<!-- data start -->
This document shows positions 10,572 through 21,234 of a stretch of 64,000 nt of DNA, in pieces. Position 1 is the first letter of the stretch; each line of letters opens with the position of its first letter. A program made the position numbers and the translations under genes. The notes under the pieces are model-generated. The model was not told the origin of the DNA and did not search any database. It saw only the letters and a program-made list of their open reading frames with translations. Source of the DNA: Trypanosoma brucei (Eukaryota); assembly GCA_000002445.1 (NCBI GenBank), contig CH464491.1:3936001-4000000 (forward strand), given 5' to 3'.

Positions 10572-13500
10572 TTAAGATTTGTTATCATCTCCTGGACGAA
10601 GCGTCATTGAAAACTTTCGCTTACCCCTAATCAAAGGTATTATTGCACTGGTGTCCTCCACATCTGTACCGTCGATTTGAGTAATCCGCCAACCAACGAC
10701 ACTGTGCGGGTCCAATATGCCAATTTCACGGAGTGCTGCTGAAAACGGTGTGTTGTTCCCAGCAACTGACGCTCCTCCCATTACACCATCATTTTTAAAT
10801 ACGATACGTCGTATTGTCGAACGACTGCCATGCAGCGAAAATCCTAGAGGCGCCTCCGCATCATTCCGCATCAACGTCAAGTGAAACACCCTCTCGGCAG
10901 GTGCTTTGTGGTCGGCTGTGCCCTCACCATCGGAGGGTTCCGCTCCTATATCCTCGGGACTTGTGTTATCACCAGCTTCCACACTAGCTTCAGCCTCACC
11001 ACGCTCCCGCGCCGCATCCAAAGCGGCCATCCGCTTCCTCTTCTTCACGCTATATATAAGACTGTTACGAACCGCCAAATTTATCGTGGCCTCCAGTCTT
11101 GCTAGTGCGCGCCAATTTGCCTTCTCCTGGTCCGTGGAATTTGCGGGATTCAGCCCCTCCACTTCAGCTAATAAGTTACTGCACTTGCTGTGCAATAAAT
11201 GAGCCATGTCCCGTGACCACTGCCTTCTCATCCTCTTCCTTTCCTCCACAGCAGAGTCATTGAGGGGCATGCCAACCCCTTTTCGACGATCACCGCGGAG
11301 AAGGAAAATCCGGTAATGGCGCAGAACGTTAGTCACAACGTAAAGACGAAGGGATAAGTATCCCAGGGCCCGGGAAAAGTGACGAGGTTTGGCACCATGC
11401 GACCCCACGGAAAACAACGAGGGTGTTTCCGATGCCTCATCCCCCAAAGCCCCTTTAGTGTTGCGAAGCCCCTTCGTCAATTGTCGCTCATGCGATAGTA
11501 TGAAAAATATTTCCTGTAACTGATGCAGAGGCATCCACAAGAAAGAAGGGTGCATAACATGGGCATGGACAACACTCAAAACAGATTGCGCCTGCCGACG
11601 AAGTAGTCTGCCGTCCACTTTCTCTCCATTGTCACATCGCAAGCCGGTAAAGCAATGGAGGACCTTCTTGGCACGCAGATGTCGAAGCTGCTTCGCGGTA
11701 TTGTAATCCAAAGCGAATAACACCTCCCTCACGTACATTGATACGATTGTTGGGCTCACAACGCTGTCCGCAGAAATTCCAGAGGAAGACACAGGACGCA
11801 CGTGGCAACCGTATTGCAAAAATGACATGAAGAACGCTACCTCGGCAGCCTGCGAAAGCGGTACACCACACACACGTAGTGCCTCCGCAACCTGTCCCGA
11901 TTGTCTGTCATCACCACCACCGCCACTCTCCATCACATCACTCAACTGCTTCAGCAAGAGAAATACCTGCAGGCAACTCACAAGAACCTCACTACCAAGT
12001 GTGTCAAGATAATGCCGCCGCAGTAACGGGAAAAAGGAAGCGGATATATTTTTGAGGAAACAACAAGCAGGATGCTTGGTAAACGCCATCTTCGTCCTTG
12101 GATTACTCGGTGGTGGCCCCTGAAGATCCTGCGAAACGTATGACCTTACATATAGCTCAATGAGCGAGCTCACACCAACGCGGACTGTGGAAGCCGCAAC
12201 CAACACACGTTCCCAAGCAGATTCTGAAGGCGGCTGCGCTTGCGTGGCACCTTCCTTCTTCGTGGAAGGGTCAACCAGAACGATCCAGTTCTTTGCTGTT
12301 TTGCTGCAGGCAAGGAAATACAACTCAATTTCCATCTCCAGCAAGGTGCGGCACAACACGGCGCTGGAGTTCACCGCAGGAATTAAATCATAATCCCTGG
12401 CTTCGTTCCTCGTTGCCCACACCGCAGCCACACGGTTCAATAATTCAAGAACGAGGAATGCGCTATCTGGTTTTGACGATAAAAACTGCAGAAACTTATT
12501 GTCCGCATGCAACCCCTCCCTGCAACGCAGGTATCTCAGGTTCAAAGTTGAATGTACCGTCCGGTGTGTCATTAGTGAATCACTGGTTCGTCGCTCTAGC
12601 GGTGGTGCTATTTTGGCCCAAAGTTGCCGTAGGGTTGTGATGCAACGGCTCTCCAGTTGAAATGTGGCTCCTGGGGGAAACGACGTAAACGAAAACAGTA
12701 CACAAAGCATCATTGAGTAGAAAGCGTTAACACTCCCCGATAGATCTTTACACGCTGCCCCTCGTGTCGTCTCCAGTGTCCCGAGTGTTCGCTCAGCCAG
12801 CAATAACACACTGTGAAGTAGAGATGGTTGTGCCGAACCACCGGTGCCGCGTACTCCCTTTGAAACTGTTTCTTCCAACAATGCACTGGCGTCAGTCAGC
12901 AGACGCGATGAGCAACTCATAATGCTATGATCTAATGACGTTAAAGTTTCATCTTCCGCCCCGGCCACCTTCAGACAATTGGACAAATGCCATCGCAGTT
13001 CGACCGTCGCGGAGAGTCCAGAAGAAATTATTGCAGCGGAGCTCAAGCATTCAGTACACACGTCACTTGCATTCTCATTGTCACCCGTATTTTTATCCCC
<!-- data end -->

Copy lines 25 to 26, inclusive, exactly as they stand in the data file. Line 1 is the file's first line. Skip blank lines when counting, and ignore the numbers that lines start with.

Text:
12701 CACAAAGCATCATTGAGTAGAAAGCGTTAACACTCCCCGATAGATCTTTACACGCTGCCCCTCGTGTCGTCTCCAGTGTCCCGAGTGTTCGCTCAGCCAG
12801 CAATAACACACTGTGAAGTAGAGATGGTTGTGCCGAACCACCGGTGCCGCGTACTCCCTTTGAAACTGTTTCTTCCAACAATGCACTGGCGTCAGTCAGC